We've been talking about the T-Mobile and Sprint merger for a while now, and about a year since it was initially announced, it looks like it could be in trouble. According to The Wall Street Journal, the Department of Justice isn't so keen on the impending merger.

The report reads:

Justice Department staffers have told T-Mobile US Inc. and Sprint Corp. that their planned merger is unlikely to be approved as currently structured, according to people familiar with the matter, casting doubt on the fate of the $26 billion deal.

Why? Apparently, the DOJ's antitrust division is concerned about the impact merging the United States' third and fourth largest wireless carriers would have on competition.

This has been a big area of concern surrounding the T-Mobile and Sprint deal ever since it was unveiled on April 29, 2018. The two carriers have reassured us that the merger will actually be better for competition, but with it essentially bringing the number of big carriers from four down to three, it makes sense as to why some people aren't buying into that.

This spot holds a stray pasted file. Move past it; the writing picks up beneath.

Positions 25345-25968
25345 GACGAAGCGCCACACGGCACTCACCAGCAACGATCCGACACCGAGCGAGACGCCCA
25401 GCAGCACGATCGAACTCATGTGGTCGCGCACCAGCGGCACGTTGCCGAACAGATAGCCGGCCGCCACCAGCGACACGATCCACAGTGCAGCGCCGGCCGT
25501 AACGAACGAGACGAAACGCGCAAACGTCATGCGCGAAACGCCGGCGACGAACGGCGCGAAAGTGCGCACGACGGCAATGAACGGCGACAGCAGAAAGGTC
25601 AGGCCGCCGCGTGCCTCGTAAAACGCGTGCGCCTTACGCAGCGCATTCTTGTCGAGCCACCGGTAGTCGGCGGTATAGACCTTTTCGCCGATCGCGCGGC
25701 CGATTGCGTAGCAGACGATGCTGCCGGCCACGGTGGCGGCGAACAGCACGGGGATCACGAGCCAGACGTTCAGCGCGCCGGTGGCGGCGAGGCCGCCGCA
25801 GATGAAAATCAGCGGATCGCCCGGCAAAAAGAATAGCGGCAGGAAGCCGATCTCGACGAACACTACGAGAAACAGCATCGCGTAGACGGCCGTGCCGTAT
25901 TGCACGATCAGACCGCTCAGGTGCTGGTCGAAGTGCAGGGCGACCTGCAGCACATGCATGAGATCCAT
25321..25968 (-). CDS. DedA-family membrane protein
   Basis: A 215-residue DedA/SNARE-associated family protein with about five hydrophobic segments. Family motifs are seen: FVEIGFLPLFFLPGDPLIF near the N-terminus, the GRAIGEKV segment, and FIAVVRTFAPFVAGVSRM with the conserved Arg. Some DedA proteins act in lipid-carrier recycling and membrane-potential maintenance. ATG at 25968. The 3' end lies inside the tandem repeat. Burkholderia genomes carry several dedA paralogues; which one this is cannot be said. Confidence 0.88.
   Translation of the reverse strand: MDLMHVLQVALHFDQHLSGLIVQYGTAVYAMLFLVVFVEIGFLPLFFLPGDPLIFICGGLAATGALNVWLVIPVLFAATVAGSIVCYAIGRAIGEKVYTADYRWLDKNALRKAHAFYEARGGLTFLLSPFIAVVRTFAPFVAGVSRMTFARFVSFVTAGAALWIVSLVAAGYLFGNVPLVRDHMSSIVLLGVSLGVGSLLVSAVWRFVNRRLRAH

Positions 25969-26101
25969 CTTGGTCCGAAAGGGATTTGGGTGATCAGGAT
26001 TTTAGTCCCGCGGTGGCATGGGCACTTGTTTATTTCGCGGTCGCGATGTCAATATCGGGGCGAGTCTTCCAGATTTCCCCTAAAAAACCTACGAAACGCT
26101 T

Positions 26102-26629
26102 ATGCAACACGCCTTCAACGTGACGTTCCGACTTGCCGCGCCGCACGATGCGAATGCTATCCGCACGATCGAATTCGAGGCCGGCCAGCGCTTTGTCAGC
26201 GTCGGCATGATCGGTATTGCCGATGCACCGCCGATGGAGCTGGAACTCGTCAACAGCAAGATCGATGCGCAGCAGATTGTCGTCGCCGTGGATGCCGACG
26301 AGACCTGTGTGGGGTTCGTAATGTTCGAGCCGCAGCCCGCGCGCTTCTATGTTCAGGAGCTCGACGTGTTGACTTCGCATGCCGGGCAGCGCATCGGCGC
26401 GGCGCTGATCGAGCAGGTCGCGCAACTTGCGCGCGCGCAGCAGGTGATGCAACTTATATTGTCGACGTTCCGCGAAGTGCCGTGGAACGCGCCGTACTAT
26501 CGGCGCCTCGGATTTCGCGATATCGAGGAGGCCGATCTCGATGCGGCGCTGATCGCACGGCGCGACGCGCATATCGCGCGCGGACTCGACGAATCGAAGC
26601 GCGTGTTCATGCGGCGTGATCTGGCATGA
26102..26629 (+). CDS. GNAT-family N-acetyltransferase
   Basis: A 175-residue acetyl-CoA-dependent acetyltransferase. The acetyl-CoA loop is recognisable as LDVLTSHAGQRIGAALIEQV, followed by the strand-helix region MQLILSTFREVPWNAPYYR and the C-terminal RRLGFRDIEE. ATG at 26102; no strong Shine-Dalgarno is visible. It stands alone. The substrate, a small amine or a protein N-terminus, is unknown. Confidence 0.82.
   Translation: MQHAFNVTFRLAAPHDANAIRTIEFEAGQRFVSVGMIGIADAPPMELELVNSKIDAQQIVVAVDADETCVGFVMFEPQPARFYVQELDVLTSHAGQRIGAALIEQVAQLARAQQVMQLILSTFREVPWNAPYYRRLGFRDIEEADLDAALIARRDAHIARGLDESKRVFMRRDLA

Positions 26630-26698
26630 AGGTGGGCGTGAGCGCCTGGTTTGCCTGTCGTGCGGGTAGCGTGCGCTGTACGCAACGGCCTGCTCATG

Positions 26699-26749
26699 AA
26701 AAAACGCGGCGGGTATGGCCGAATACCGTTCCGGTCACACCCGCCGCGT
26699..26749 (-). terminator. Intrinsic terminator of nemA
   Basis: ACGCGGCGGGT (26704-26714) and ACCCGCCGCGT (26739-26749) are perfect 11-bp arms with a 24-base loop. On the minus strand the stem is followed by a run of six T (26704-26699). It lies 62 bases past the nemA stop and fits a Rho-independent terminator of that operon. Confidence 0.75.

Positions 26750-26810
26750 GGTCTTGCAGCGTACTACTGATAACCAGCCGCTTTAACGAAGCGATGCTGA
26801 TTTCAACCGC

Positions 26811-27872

In a meeting earlier this month, Justice Department staff members laid out their concerns with the all-stock deal and questioned the companies' arguments that the combination would produce important efficiencies for the merged firm, the people said.

It's said that T-Mobile could still turn things around by offering assets sales to alleviate the DOJ's concerns, but it's currently unclear what the next steps are. As we learn more, we'll be sure to update you accordingly.

T-Mobile and Sprint Merger FAQ: The good, the bad, and the ugly